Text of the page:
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Saturday, 08 December 2007


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In films, I could imagine West Side Story surviving, My Fair Lady, Cabaret. Lawrence of A, Bridge over the River K, Life of B? If the work of that boring, formulaic catch-penny journalist Dickens can survive, all sorts of possibilities exist. Though Dickens hasn't reached 200 years yet, and I'd have to exempt The Tale of Two Cities from my sneer. Mind you, I agree with Murray's thrust - it's been a poor half century for The Arts. In fact, it's been a pretty poor last hundred years. Why has cinema never produced a giant of the Shakespeare/Rembrandt/Mozart/Beethoven class? Popular music must have contenders: the music of various people from Scott Joplin to the Beatles. The jazz of the 20s and 30s sounds wonderful to me, and Gershwin's music will surely be played for a long time, especially with his brother's lyrics being witty and singable. The thing with recent "High Culture" that I wonder about is whether its sterility is accidental, or is much of it consciously fraudulent. It's not just Art: what about the preposterous rubbish that was Freudianism or the dreadful fake science of the endless parade of health scares or of Global Warming?

I don't think many classics would have passed this sort of test back in their own day: think of Dr Johnson on "Tristram Shandy" or Ben Jonson on Shakespeare.

Anyway, off the top of my head: Hitchock, Kurosawa, Tarkovsky, Beckett, Ted Hughes, Messiaen.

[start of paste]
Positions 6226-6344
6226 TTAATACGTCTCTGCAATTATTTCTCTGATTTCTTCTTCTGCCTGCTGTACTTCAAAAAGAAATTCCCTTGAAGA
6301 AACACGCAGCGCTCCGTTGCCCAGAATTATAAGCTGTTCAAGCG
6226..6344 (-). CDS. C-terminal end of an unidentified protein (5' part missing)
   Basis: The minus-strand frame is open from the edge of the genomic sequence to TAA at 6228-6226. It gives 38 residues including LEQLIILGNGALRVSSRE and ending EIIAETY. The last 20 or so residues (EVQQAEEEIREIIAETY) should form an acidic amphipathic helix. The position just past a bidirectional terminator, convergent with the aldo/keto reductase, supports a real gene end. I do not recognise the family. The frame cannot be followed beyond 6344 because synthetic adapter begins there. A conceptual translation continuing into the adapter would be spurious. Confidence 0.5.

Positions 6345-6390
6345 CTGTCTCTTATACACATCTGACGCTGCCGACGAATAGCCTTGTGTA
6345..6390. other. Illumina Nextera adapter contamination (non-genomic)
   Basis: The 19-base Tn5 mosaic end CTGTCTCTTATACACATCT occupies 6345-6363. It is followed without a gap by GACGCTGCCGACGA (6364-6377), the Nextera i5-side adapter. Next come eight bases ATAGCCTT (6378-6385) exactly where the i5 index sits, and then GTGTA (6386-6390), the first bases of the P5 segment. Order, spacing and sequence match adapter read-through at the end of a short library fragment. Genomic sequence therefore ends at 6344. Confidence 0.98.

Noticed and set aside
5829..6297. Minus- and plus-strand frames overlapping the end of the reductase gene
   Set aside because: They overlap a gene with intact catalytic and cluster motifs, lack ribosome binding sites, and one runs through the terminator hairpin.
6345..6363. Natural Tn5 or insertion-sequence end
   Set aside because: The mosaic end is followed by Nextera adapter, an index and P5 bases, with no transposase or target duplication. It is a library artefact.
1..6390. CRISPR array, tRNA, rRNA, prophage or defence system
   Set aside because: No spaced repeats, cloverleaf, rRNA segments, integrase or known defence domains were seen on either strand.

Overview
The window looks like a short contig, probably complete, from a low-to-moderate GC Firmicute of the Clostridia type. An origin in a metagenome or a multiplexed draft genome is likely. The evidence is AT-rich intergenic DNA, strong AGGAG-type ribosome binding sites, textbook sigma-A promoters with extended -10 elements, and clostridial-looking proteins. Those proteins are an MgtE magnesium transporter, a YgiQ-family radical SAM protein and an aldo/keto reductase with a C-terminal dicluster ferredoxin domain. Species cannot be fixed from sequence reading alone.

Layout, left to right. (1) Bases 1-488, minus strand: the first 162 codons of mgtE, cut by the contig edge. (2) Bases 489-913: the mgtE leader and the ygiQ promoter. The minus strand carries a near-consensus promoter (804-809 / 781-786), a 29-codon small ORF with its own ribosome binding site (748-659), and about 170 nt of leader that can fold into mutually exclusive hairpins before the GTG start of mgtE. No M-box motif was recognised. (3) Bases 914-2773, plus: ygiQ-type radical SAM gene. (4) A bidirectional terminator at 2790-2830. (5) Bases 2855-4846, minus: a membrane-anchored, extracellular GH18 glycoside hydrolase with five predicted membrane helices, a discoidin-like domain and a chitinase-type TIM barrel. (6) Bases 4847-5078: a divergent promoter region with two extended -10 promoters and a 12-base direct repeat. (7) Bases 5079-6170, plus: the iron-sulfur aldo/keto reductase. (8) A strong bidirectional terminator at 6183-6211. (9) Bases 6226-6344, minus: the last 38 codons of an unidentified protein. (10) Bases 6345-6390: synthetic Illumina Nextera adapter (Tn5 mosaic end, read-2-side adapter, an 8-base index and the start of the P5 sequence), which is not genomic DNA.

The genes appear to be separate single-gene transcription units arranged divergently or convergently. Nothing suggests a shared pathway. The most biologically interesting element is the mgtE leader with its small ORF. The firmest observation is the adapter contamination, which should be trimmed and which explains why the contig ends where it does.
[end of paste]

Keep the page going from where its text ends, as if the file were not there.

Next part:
Gary Glitter, Terry & June, Jack Vettriano, Russ Abbott.............the list is endless

A film I missed - The Jungle Book. That gives me the excuse to note that its wonderful "If I could be like you" sounds awfully like the Muggsy Spanier cornet solo on the Spanier/Bechet 1940 recording of "That's a Plenty". Araldite, eh? Or do I mean erudite?

Further: we went to a Buster Keaton festival in the 70s - the films had survived for 50 years very well. How about the Astaire/Rogers movies? That man could walk a tune.

Catch-22, Perfume, Slaughterhouse Five, One Flew Over The Cuckoo's Nest, Midnight's Children, Money, The Human Stain, Lolita and Pnin and A Confederacy of Dunces, off the top of my head, even at this time in the morning. And that's just novels.

As for songs, pshaw, what's the point? I'd say Pearls before swine, if I thought I would be heard above the aggressive oinking. I notice your man doesn't mention cinema amongst the neglected arts, too.

Serious for a nano-second here, but isn't all this to do with when a particular individual stops taking notice of what's going on around them? I for example, contend that there has been virtually no great rock'n'roll music made since about 1997, simply for that reason. It's all very subjective and relies on whether an individual regards something like rock music as an artform. Mr Murray simply doesn't and his 1950 cut-off is a telling one.

Gentlemen, this rather throwaway post has got me, and you, by the look of it, thinking and a bit later this evening I will write another, hopefully more thoughtful, post on the subject. Meantime, in response to your comments ...

'DM', sometimes reading you comments is rather like looking in the mirror - quite frightening really. Some of your films would be my films but, as I will explain later, I don't think films count. I, too, am amazed at the lasting popularity of Mr. Dickens, a writer of soppy, not to say, soaking sentimentality. Alas, jazz and the Gershwins are precluded by date, remember, it's post-1950 that Murray stipulates.